With funds pouring in, some 58,000-odd elected panchayat representatives control the levers of the panchayati raj system. Political parties want their people at the controls to ensure a tight grip on the beneficiaries - the rural population and their support during the Assembly and Lok Sabha polls.

A landless labourer has to humour the panchayat pradhan to get a slice of homestead land free. He needs the pradhan's certificate for a house allotment under Indira Awaas Yojna or an old-age pension for his mother.

1978 to 2008

From 1978 to 2008, CPM and the Left Front had a virtually unchallenged run in panchayati raj institutions till they suffered a jolt after Singur and Nandigram happened in the last leg of Buddhadeb Bhattacharjee's government in 2008. This was when the Trinamool Cogress wrested 9,379 (22.59%) gram panchayats and two zilla parishads — East Midnapore, and South 24-Parganas from the Left.

The CPM till 1988 used these bodies to script an alternative route to development through progressive land reforms and pro-poor policies. Human indices such as child mortality and mass education jumped. But, in the post-Nineties, the mission got distorted when party leaders began controlling these rural bodies through patronage networks, muscle and money power.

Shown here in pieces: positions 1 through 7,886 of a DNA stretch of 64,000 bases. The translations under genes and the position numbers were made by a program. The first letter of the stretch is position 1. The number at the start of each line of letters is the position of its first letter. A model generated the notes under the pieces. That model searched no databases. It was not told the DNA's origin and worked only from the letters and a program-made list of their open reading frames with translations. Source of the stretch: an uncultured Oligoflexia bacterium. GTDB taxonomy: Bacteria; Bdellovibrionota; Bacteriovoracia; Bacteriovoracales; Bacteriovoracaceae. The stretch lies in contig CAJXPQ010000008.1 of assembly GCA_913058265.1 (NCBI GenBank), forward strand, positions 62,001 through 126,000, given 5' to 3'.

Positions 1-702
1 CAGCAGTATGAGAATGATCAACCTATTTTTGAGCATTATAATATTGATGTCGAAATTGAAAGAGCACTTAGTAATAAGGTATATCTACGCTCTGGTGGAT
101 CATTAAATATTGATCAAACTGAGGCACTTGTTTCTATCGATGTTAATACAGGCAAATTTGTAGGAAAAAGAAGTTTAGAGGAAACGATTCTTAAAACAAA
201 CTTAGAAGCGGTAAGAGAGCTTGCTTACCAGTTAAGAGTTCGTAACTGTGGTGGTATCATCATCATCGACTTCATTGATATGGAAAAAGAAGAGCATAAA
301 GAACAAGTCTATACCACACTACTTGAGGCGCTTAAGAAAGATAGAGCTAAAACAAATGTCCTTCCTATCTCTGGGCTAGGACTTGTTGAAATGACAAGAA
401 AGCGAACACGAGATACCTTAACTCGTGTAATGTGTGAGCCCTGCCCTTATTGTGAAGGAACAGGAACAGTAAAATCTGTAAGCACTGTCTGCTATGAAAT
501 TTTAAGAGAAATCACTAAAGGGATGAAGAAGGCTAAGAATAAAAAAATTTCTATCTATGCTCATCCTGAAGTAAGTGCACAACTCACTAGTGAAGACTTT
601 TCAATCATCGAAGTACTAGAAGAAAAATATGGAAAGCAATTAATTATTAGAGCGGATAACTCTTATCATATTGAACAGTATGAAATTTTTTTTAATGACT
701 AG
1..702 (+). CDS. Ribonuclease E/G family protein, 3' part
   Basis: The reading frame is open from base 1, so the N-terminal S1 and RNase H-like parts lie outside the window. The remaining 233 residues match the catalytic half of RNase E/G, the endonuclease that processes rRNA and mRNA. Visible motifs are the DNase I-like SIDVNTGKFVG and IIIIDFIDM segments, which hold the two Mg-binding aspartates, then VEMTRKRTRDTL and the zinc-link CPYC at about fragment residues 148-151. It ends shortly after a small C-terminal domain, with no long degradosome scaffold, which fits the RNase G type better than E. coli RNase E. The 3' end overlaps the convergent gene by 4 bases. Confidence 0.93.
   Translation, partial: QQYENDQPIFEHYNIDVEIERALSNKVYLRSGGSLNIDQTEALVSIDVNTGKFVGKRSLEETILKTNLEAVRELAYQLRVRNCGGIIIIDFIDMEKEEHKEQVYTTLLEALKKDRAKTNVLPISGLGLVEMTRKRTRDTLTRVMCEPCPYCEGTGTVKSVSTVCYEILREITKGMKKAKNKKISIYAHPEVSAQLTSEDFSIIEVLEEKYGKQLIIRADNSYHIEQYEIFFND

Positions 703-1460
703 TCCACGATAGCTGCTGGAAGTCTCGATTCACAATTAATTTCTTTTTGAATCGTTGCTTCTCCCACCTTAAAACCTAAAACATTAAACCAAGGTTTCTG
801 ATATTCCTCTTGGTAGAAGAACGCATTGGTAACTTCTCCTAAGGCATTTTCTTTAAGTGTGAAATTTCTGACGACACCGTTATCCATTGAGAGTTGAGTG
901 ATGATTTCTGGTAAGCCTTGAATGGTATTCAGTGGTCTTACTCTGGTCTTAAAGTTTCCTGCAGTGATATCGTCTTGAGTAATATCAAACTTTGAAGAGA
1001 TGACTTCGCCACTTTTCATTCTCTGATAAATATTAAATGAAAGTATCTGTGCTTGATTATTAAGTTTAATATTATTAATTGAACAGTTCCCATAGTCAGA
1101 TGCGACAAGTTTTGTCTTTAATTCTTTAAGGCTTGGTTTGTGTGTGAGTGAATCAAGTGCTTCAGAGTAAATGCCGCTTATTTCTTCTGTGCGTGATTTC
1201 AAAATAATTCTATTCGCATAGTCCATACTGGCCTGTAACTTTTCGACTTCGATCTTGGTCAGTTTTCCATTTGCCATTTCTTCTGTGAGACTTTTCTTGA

Panchayat doles

With agricultural productivity slowing, the rural poor got evicted and became more dependent on party-driven panchayat doles. Some used these sweeping powers to mint money in the bheris (commercial fisheries) of Sashan, North 24-Parganas. They began eating up land for real-estate developers in Bhangar and Baruipur in South 24-Parganas, controlling sand-mining operations from the Damodar River along the Burdwan-Birbhum border, or promoting mafia interests in the coal belt. These areas later turned into flashpoints of violence.


Mamata Banerjee used the boiling anger among the rural poor to her advantage after winning power in May 2011. Her men locked up the CPM-run panchayats. The government asked block development officers and district magistrates to run the show turning the philosophy of "planning from below" on its head. The Trinamool chief now wants total control of panchayats to push her tally in the coming Lok Sabha polls.